What's Bugging You?
What's Bugging You? Mobile phone tax
LOS ANGELES (KABC) -- Almost every cellular phone company offers big discounts as incentives to get you to sign up. But those prices aren't telling you the whole story. Did you realize when you buy a mobile phone, you're actually paying tax on the undiscounted price? It's bugging a lot of Eyewitness News viewers.
Buy that fancy new cell phone, and get ready for a surprise you didn't expect.
"It's a hidden tax," said Anne Yost.
Yost said when she bought a new cell phone, the price was $199, but the sales tax didn't look right.
"I looked at the bill and said, 'How come the tax is so high?'" said Yost. "It just totally made no sense. Because 600 is an arbitrary number anyway. Who pays 600?"
The list price is $600. When you get a service plan, the price drops to $199, but you still have to pay sales tax on the full $600. It's state law.
"When you buy a cell phone, you quite often get a break in the price of the cell phone, but because you get that break is only due to the fact that you've bought a service plan, and because of that, the retailers are required to pay us, the Board of Equalization, the total value of the phone," said Anita Gore, spokesperson for the California Board of Equalization.
So we priced an iPhone, just to give you an idea how much this would be. The price of the iPhone is $199. The tax on that would be $58.40. That comes out to about 29 percent tax. It's the same with any phone where the price is lower with a contract.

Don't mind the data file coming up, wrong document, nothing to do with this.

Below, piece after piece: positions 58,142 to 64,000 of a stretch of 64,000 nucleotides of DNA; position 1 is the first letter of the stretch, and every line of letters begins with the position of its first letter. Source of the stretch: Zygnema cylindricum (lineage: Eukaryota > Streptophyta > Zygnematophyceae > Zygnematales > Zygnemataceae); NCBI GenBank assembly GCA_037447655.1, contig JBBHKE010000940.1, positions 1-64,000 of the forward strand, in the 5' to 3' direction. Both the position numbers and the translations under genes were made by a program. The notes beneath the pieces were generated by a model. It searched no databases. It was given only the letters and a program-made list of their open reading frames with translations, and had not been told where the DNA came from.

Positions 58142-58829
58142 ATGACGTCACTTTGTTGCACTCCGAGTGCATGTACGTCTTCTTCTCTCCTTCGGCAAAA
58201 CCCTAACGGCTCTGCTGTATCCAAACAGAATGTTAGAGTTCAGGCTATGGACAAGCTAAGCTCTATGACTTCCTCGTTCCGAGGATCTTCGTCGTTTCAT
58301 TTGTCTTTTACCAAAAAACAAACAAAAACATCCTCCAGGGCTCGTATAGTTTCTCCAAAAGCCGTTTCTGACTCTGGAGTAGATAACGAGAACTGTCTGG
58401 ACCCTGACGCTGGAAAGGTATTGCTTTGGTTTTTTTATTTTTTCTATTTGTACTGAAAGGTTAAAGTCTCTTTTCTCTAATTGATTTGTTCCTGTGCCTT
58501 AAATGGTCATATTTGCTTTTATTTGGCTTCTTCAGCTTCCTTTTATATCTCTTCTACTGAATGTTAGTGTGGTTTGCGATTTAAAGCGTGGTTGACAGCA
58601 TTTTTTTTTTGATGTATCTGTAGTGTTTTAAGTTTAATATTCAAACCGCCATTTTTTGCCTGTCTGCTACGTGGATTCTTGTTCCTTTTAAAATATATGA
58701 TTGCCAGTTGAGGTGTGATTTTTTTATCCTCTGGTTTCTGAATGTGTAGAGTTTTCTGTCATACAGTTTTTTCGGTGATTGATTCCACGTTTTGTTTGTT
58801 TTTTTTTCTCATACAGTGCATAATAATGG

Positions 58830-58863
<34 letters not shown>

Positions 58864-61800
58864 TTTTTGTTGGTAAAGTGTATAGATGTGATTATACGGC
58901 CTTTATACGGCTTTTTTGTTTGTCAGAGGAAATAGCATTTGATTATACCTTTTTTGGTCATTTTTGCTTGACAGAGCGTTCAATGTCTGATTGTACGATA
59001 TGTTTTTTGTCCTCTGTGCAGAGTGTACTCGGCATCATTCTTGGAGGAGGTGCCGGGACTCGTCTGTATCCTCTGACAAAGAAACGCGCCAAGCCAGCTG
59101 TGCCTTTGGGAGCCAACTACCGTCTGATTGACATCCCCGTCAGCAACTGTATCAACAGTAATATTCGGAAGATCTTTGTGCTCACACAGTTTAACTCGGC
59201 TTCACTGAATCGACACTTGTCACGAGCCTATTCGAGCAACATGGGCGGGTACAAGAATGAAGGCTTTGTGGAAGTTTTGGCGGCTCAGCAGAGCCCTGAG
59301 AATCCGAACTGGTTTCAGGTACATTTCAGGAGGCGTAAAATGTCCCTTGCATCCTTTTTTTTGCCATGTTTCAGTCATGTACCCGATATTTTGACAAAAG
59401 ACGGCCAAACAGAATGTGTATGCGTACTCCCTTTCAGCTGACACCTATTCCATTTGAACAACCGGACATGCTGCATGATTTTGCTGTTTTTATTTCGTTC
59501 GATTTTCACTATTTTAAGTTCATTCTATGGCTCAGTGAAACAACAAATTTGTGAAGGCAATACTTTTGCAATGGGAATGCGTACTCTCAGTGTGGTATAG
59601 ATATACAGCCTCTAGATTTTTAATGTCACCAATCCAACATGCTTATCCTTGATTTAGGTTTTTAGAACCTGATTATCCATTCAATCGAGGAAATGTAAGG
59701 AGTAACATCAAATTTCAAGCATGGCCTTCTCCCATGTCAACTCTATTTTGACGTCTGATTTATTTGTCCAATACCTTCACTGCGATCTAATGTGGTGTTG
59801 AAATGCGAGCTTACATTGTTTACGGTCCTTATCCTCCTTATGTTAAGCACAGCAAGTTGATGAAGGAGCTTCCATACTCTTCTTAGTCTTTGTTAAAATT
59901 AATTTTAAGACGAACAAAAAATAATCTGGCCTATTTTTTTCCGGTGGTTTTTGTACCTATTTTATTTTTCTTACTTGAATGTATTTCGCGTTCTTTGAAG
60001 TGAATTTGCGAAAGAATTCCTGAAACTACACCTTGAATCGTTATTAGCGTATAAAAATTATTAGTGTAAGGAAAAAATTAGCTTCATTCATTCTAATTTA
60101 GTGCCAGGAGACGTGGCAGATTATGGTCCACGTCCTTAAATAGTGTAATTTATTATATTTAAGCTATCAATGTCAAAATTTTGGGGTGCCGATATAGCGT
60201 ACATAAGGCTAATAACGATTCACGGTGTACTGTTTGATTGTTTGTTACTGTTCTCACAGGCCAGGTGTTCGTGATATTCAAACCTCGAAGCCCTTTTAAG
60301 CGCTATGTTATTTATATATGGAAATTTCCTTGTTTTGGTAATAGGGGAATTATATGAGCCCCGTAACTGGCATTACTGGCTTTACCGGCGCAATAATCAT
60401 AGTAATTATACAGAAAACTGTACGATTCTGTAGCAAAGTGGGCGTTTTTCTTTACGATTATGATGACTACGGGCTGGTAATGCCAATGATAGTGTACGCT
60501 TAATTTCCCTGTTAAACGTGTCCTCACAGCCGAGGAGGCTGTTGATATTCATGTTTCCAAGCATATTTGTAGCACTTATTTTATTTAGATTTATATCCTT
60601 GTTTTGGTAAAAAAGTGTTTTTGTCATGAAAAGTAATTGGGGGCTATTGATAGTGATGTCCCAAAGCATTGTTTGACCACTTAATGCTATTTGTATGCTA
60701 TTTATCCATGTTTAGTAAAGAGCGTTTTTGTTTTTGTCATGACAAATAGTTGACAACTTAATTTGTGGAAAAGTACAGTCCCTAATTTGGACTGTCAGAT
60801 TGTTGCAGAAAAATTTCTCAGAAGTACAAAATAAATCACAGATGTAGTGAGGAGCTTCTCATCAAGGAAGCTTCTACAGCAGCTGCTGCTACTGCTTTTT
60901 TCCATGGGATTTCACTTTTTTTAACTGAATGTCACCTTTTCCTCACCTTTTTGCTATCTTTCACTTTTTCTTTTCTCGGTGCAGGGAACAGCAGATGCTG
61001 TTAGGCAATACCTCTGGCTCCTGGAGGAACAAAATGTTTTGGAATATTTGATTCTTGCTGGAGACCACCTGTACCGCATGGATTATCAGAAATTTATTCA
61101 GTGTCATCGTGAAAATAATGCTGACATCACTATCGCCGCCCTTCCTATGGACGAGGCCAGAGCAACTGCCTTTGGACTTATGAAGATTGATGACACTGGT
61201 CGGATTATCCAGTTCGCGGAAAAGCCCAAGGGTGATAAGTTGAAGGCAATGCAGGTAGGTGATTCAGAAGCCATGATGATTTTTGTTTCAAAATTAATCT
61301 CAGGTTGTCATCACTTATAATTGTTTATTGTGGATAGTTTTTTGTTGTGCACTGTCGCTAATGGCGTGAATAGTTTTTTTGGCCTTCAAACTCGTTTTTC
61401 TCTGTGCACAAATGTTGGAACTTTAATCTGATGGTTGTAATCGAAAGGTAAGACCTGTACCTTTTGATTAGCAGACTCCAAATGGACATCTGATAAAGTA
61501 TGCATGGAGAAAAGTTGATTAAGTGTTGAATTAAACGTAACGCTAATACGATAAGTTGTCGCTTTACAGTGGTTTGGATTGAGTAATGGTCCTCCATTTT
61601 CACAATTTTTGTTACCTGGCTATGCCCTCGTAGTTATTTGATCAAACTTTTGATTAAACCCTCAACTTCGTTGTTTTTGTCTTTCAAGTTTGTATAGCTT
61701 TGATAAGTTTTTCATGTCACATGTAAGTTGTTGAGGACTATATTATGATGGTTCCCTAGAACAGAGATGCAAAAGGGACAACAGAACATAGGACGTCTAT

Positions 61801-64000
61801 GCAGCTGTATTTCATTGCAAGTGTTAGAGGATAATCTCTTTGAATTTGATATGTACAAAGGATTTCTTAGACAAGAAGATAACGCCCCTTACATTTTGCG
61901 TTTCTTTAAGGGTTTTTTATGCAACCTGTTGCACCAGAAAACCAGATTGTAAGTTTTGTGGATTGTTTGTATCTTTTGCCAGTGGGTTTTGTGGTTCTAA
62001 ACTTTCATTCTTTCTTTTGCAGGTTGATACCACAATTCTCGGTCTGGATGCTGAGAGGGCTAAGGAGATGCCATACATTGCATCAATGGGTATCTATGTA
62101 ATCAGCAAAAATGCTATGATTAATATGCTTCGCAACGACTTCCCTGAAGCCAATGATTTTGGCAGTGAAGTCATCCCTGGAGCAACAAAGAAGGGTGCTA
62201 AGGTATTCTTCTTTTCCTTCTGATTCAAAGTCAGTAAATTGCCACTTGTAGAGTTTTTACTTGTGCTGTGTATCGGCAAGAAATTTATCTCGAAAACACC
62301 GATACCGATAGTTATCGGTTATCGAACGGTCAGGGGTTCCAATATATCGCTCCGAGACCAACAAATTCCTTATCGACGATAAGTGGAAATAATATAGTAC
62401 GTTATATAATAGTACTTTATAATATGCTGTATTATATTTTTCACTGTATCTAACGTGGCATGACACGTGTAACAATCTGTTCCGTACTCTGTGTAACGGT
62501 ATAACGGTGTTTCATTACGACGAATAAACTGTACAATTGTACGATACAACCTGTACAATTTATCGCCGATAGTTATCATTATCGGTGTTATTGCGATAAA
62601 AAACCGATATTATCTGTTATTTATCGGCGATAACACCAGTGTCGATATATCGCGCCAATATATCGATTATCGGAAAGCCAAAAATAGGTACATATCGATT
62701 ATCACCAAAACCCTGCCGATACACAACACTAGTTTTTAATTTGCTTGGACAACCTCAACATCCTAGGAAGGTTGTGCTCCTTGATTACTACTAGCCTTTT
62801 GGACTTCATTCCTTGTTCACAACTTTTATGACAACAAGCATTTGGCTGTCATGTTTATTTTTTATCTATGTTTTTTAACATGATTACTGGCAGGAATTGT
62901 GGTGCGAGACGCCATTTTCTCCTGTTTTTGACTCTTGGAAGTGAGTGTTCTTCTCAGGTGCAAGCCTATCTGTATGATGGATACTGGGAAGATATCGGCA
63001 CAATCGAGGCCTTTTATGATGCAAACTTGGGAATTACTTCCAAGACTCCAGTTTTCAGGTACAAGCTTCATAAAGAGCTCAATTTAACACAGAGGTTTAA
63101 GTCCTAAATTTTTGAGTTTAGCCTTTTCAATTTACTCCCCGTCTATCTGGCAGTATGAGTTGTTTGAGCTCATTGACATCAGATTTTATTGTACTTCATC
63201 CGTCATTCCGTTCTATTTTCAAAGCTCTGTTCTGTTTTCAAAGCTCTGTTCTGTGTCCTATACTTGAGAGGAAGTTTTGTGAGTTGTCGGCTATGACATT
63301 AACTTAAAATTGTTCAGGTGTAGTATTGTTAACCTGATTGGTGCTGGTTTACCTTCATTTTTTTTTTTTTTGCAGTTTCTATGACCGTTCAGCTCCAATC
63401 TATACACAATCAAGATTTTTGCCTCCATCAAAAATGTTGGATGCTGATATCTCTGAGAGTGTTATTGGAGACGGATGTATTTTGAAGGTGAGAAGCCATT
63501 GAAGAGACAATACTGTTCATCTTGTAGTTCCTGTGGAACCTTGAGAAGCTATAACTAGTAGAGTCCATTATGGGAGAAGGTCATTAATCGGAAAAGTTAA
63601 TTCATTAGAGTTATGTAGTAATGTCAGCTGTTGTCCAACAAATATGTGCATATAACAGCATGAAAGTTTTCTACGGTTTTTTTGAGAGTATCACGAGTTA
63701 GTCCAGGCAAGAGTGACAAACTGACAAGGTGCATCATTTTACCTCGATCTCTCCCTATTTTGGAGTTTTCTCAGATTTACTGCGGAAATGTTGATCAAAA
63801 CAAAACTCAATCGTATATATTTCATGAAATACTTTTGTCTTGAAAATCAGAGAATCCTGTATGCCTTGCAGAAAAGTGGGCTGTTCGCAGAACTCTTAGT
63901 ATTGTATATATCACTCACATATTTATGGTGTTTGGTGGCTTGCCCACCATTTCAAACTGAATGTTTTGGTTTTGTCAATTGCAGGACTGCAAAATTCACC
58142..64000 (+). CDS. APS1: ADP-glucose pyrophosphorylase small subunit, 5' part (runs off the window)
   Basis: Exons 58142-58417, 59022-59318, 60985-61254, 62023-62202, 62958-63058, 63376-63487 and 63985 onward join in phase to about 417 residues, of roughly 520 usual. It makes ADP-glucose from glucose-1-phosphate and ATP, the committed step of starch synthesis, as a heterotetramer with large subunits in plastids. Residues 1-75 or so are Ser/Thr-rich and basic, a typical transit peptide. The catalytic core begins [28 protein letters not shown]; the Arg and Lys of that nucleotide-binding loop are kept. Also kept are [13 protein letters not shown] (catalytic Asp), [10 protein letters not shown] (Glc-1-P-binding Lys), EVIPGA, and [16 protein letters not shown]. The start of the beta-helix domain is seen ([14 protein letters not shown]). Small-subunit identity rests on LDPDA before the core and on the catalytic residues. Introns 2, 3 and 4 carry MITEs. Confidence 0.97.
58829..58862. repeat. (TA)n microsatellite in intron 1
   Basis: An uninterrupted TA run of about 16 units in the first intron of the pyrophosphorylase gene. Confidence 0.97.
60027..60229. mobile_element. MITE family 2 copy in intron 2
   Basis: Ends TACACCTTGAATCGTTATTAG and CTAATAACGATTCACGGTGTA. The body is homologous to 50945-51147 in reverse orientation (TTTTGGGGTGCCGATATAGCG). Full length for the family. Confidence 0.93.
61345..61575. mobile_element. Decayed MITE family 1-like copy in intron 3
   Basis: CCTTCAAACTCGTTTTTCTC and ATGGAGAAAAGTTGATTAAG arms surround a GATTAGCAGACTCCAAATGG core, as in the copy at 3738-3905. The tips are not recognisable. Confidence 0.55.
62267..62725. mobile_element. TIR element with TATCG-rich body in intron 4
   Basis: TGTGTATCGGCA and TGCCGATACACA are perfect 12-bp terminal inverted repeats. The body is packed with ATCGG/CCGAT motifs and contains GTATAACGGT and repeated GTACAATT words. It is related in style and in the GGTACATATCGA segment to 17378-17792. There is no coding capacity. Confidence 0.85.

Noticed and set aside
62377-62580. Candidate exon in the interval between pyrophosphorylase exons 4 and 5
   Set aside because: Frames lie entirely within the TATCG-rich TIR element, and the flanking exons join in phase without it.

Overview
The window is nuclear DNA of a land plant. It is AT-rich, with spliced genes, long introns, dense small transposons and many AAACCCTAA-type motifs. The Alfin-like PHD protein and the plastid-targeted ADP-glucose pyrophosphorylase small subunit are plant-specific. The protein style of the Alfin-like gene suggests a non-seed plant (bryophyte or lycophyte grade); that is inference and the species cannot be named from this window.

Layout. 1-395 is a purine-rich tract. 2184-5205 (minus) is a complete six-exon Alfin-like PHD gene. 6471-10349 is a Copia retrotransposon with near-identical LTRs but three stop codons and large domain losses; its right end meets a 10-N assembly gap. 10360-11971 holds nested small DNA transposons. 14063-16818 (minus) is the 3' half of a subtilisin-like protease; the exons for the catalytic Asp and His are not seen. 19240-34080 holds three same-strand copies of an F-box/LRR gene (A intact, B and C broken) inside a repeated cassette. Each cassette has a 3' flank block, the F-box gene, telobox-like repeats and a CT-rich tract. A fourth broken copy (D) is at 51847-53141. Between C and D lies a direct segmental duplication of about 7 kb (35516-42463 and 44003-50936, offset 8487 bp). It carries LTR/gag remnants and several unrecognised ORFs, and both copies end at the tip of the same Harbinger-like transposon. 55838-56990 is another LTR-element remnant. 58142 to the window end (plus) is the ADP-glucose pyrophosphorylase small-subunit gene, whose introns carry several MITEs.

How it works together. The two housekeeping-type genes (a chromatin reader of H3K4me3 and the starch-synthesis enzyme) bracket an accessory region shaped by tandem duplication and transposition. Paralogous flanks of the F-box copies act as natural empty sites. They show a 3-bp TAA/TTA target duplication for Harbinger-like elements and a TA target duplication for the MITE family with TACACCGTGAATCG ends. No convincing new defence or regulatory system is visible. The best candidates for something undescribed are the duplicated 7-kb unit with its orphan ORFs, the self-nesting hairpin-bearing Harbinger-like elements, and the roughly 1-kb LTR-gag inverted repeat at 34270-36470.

People Eyewitness News spoke with said what bugs them is that they aren't told about this till the very end.
Debbie Hoffman was buying a new phone.
"As long as they tell you up front, I think it's fair," said Hoffman. "But if you get to the register and all of the sudden there's this big amount of money that you weren't expecting, then you have to kind of go back through it again and decide if you want to pay for the phone or not."
It's not that easy to find the information. On the Apple website, you have to scroll all the way to the bottom, and there, in small print it tells you California and two other states do this.
Some people said they're going to buy their phones in another state.
"Whether you buy a sweater, a pair of shoes, a cell phone, a CD, it's all taxable," said Gore. "If you purchase it through the Internet, through the mail, out of state, for use in California, you owe the use tax as the consumer."
So yes, taxes, as usual, are unavoidable. But at least you can be aware of them and not be surprised when you go shopping for that next expensive cell phone.
what's bugging you?, carlos granda
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